I have to say that whenever I see The Godfather it also makes me intensely proud to be a Sicilian. No, I don't see Don Corleone (played by Marlon Brando) as a hero. He can't ultimately be seen as one. He murdered to achieve his goals. But it's not that simple. When seen in the light of a family drama and within time and context, it shines differently. He, and his extended "family", view him as some type of modern-day, feudal lord. Considering his and Sicily's history, that's not hard to imagine. He built an empire on guile, guts, and dogged determination. At one point, during the wedding scene of the Don's daughter, his son, Michael (played by Al Pacino) explains to his girlfriend, Kay, (Diane Keaton) that his father is no different than any powerful man who makes decisions that will affect many lives. And through it all, the Don does it with a sense of intergrity and misguided honesty. He will do whatever it takes to care of his family. He is not evil, per se. He is, rather, human - very human and in many ways, admirable. He is Sicilian and so am I.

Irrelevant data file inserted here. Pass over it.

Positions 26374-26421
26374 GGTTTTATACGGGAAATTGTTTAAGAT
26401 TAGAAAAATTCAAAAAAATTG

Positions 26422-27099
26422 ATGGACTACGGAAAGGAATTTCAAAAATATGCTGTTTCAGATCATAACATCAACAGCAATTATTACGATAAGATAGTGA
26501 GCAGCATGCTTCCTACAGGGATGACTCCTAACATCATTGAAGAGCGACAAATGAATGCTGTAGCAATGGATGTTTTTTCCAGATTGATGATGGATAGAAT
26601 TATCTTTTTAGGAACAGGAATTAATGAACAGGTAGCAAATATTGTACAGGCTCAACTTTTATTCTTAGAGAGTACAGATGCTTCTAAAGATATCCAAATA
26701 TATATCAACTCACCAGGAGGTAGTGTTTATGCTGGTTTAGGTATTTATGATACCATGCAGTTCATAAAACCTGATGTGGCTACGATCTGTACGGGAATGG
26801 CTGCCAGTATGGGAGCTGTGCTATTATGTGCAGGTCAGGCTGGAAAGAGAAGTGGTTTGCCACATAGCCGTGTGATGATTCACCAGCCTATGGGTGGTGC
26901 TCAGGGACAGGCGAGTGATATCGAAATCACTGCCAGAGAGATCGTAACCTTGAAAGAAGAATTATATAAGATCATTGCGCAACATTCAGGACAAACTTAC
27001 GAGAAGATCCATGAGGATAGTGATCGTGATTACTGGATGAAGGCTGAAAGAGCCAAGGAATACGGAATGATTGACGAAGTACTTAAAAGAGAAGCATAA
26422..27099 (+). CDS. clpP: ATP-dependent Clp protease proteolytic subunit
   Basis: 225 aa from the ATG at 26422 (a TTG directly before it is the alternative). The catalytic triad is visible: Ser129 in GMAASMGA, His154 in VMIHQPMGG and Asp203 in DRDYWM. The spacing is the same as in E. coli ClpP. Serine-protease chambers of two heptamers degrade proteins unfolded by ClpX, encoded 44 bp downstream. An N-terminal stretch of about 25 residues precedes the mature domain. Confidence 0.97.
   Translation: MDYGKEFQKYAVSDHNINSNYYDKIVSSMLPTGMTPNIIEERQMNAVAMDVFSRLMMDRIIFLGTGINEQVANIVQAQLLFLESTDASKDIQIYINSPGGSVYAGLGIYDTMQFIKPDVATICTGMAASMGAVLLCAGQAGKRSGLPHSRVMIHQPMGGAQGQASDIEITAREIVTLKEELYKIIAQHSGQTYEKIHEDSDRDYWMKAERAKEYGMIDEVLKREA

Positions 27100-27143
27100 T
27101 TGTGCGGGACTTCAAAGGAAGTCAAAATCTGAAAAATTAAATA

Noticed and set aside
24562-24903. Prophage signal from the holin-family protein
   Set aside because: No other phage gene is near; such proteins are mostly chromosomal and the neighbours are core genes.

When you travel to Sicily you will also feel the connection between the people and the land itself. The island is ruggedly beautiful, like its people. One of the things that you will notice immediately is that it is very mountainous. Small villages cling to the sides like Christmas tree ornaments precariously perched on the edge of a branch. Most have been there for centuries. They are constant, as are the people who live in them. And you realize that, because of the topography, for all the villages that you DO see, there are hundreds that you can't. This gives the island a sense of mystery. It leaves one wondering what lies beyond the next peak. You see some of what is offered, but also understand that there may be a lot more that is not so readily apparent. Again, this is a useful metaphor when trying to understand the Sicilian pysche. A Sicilian may show you something on the surface, but there are many layers that only exploration can uncover. Those willing to undertake that exploration will discover an island, and a people, steeped in tradition, honor, music, food, and joy as well as a broading, darker ethos.

Another way to connect with the Sicilian soul is through its folk music. You can hear it clearly in the Love Theme from The Godfather. It is a simple tune, yet, at the same time, it is very profound. It starts with a single horn playing a haunting melody. Eventually it becomes more layered as the horn is joined by other instruments like strings. But it never becomes "complex". It maintains a quiet dignity, very simple, yet, at the same time, very deep. It certainly speaks to me in a profound way and provides another glimpse into the soul of a Sicilian - mine.